Uber’s “Greyball” is the subject of a Department of Justice criminal investigation.
The Department of Justice is investigating ridesharing app Uber for using software known as “Greyball” to help its drivers evade transportation regulators who were trying to catch the company operating in areas where it was not approved.
Uber has acknowledged the software, known as “Greyball,” helped it identify and circumvent government officials who were trying to clamp down on Uber in areas where its service had not yet been approved, such as Portland, Oregon.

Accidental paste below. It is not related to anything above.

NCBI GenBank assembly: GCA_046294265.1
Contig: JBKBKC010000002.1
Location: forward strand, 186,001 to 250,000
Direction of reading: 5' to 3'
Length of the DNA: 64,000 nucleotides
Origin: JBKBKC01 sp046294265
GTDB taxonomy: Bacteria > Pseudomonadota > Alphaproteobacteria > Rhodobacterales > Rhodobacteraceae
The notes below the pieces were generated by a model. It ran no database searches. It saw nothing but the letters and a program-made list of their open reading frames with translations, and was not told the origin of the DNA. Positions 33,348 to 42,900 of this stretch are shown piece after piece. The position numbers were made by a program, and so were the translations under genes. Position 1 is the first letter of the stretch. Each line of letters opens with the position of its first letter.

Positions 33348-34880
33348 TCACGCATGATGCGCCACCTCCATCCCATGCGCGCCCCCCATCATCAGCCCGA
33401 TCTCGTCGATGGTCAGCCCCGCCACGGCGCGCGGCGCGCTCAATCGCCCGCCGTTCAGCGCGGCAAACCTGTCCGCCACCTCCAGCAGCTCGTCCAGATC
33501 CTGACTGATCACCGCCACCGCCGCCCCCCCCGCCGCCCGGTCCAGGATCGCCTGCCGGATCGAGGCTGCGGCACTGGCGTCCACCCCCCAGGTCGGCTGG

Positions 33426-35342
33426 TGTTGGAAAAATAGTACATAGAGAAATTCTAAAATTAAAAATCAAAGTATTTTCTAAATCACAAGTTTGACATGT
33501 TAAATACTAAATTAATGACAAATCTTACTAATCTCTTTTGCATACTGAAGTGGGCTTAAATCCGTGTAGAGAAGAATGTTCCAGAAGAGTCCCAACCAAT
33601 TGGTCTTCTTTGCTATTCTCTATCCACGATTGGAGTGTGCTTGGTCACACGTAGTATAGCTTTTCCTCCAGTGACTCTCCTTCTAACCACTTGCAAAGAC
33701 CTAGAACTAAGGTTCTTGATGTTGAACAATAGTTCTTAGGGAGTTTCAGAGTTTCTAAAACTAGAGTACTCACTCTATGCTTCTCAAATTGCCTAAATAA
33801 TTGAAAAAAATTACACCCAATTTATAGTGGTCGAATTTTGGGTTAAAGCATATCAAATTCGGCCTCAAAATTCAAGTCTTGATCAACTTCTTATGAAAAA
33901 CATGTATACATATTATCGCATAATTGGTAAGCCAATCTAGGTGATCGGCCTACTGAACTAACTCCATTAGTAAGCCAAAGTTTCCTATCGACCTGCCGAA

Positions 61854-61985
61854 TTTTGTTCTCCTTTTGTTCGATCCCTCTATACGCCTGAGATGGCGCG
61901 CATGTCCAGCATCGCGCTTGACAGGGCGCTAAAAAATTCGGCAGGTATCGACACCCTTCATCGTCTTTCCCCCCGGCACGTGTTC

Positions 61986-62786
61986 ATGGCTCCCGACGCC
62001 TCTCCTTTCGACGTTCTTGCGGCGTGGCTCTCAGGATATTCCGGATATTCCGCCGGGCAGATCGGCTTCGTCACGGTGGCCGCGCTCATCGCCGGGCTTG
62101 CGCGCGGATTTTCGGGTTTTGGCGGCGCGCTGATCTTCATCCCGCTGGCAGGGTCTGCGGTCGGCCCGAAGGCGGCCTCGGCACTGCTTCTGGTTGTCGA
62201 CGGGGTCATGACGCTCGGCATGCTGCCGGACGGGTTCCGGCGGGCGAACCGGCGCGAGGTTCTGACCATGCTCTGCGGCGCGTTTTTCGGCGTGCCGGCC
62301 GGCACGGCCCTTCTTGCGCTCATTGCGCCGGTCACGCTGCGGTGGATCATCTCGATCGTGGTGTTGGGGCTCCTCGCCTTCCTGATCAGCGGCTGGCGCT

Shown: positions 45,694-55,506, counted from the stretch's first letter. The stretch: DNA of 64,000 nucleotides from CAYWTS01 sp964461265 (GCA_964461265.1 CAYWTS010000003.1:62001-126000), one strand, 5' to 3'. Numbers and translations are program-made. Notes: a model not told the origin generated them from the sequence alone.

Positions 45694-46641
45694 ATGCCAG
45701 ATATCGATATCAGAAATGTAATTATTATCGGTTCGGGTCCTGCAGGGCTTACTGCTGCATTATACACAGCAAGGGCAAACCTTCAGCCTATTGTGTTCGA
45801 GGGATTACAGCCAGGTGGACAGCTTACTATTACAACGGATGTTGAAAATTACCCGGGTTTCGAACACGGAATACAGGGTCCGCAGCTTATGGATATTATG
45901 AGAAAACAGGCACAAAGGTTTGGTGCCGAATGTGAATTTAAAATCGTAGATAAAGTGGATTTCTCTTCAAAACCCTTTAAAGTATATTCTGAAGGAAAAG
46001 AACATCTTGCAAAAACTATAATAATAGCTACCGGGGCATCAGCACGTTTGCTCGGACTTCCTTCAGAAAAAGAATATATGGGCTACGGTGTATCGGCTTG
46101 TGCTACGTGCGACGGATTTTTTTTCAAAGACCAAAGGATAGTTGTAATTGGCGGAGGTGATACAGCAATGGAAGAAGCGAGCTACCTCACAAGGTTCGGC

The company prohibited the use of Greyball for this purpose shortly after the New York Times revealed its existence in March, saying the program was created to check ride requests to prevent fraud and safeguard drivers. The Times report triggered a barrage of negative publicity for the company.
Uber claimed, in letters penned by its lawyers and sent to Portland authorities, that Greyball was used “exceedingly sparingly” in that city before service was approved in 2015.
The news of a criminal investigation, reported by Reuters, noted that a grand jury in Northern California is seeking “documents concerning how the software tool functioned and where it was deployed.”
Uber’s board of directors has retained Shearman & Sterling LLP to internally investigate exactly what happened.
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